Video shot and edited by Tiffany Nguyen, CSU STEM VISTA 2015-16 Cal Poly Pomona Maximizing Engineering Potential
Written by Jeffrey Cabanez, CSU STEM VISTA 2014-16 CSU Chancellor’s Office Center for Community Engagement
At the beginning of my first VISTA Year, our CSU STEM VISTA group attended a retreat in Big Bear Lake where we participated in a variety of team building activities, including high ropes courses, low ropes activities, and trust falls. This culminated in a final exercise where we had to get our entire cohort (including professional staff), over a tall wall approximately 15 or so feet. It was a life-changing weekend due to the bonds we formed with one another. This would help shape the first year of the CSU STEM VISTA Program.
Fast forward one year later to today, four of the VISTAs from the first cohort returned (myself included) and we welcomed 12 new VISTAs, all of whom were eager to bond, learn about one another, and unknowingly about to jump off of trees. The activities, for the most part, remained the same. At the beginning of this year’s retreat, Karol, one of the two facilitators for the weekend, said something along the lines of “These four [the returning VISTAs] have been through this before, but they aren’t the important ones. This weekend is about you. This weekend is about your team.” There was an emphasis on building a collaborative team dynamic and creating a safe space for personal growth. I took a step back in the activities to allow the new VISTAs to explain their ideas, grapple with difficult tasks, struggle, but most importantly, grow. Going into the weekend, I was so focused on the cohort’s development and creating this space for growth that I forgot that the retreat was also about me.
It was during one of the high ropes courses where I saw my personal growth. To set the stage, there was a 20-foot ladder attached to a tree approximately 40 feet high. There was another tree that was about 30 feet away, and one long tightrope connecting the two trees. Every 6 feet, there was a rope hanging perpendicular to the tightrope. The premise is you have to: a. climb up the tree b. balance on the tightrope using the perpendicular ropes c. get across the tightrope. This would push anyone with fears of heights away. But it wasn’t the heights that scared me the most. It was the notion of falling.
Karol mentioned in passing that when people say they are afraid of heights, it’s not generally about the height itself, but the fall that the height entails. And I think that really resonated with me and became a theme for the weekend. The 40 foot drop illustrated my confidence; I was afraid of being confident. Self-doubt, something that I struggled with during my first VISTA year, began to creep back up. While walking up to the ladder, a few thoughts came to my mind, including: “What if I fall off the tree?” “I don’t think I can do this” and, my personal favorite, “Why was I chosen for this position [referring to my new VISTA Leader position]?”
The only thing that went through my mind while I was climbing and going across the tightrope was that I had to do this. With the constant encouragement from my fellow VISTAs and my supervisor, I was able to complete the ropes course. However, it was the moment after that stuck with me the most. As I was being lowered, I just started to cry. I’m about 83% sure they were tears of joy, as I had just completed a ropes course that I was almost certain I wouldn’t finish. My supervisor came up to me and gave me a big hug, followed by the rest of the group.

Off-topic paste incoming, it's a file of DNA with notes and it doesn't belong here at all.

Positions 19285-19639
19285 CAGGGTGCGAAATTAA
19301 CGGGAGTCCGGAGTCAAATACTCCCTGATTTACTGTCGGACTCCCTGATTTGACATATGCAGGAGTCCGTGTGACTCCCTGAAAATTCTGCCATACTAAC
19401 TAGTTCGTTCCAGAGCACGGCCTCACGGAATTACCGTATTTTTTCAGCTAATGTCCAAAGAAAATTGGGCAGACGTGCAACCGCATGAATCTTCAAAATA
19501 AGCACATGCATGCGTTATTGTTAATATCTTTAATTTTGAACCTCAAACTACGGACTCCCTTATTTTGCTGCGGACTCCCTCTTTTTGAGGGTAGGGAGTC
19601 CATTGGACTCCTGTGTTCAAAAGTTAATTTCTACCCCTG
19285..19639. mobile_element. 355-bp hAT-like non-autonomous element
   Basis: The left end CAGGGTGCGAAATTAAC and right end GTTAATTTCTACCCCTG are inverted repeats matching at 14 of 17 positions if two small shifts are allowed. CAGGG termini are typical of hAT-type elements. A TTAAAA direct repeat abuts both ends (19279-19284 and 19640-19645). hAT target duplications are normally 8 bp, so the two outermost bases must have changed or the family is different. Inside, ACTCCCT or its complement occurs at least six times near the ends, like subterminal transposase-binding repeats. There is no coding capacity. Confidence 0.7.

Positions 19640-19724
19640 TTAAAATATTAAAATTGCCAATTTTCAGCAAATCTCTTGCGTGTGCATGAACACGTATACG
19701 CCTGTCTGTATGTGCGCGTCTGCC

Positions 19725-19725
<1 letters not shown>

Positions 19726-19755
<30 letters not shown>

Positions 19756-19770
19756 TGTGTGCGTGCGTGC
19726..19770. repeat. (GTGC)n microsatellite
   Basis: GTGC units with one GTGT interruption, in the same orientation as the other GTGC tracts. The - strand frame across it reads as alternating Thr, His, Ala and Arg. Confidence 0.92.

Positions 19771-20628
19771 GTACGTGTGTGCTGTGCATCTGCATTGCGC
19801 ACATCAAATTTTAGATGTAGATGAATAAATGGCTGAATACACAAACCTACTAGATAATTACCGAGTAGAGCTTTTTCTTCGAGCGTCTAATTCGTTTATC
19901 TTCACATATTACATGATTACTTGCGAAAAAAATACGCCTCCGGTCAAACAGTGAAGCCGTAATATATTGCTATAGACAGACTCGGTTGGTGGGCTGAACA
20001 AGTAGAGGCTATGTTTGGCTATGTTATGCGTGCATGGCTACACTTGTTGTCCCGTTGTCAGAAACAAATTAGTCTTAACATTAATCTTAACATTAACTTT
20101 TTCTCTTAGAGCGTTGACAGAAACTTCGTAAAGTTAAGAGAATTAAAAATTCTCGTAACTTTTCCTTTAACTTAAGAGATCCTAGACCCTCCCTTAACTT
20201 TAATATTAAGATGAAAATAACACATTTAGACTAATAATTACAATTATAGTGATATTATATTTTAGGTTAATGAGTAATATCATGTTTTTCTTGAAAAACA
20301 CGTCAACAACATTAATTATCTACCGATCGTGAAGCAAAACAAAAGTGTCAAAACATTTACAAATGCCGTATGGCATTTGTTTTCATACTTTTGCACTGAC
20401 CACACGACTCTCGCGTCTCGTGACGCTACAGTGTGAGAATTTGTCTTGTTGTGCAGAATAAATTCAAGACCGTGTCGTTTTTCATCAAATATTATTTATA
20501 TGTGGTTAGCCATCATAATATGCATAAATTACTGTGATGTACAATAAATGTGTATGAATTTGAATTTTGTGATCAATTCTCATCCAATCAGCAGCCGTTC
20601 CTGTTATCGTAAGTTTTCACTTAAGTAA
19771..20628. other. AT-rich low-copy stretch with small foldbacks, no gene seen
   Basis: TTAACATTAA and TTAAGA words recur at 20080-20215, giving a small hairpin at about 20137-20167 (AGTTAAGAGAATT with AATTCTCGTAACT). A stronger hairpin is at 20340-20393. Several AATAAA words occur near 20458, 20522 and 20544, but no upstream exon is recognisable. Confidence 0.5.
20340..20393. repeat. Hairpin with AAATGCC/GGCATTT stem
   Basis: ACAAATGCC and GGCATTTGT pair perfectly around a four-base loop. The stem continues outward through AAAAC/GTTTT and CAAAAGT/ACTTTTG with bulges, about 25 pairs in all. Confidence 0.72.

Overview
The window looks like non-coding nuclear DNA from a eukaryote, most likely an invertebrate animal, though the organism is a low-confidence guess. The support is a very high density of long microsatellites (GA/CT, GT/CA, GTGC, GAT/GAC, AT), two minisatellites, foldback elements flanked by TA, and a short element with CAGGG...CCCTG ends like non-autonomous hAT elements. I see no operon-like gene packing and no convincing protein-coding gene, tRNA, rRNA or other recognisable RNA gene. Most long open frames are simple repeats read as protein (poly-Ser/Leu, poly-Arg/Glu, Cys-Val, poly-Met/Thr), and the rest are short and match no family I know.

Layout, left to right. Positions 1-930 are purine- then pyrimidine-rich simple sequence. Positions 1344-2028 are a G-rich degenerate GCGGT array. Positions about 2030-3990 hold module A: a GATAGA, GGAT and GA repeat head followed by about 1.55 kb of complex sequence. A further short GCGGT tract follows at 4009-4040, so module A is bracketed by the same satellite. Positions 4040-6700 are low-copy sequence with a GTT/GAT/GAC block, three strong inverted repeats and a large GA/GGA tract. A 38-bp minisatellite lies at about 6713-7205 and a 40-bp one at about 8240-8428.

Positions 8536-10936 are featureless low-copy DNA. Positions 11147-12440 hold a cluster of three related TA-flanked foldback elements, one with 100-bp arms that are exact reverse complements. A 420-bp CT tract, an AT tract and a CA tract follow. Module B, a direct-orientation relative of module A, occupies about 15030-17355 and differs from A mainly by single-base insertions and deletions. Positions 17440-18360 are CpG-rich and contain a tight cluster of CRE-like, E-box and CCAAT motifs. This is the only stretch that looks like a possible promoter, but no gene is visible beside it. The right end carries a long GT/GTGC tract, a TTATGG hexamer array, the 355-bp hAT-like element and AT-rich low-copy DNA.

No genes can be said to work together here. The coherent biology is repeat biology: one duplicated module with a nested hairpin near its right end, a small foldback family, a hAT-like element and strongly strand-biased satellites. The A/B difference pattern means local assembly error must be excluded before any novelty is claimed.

Following the hug, I took a few minutes to reflect on what I had just accomplished and why I was crying. Those tears did not only signify me pushing my physical body to the limits, but they captured my biggest take away: leading by example. I knew that some of the other VISTAs going after me were terrified, and I did my best to calm them down before I went. If I quit half way up the tree climb, what would stop the other VISTAs after me to do the same? Aside from being happy that I was finally back on the ground, my completing the ropes course demonstrates that being pushed outside of my comfort zone is where I do the most growing. Taking on another term with AmeriCorps, and especially a VISTA Leader term, is me going outside of my comfort zone. I know that I have all the support from my supervisor, co-leader, and VISTA cohort, and I know I can excel at this job because of that.
Feeling rejuvenated after the weekend and by everyone else’s energy, I cannot wait to see
how this year plays out. I am excited for all of the VISTAs to excel in their work. There will be ups and there will be downs; that’s just the field we work in. Even though we are scattered throughout 11 different CSU campuses, I feel so connected and invested in this group. A year ago, I left Big Bear with a sense of belonging and community within this program. This year, I left Big Bear with a sense of belonging and community with the new cohort, but also newly found confidence that I did not think I had. Sometimes, all it takes to inspire confidence is jumping off of a 30-foot tree and falling into the arms of your supporters.
*I do not claim that any of the aforementioned measurements are accurate. They are all estimates.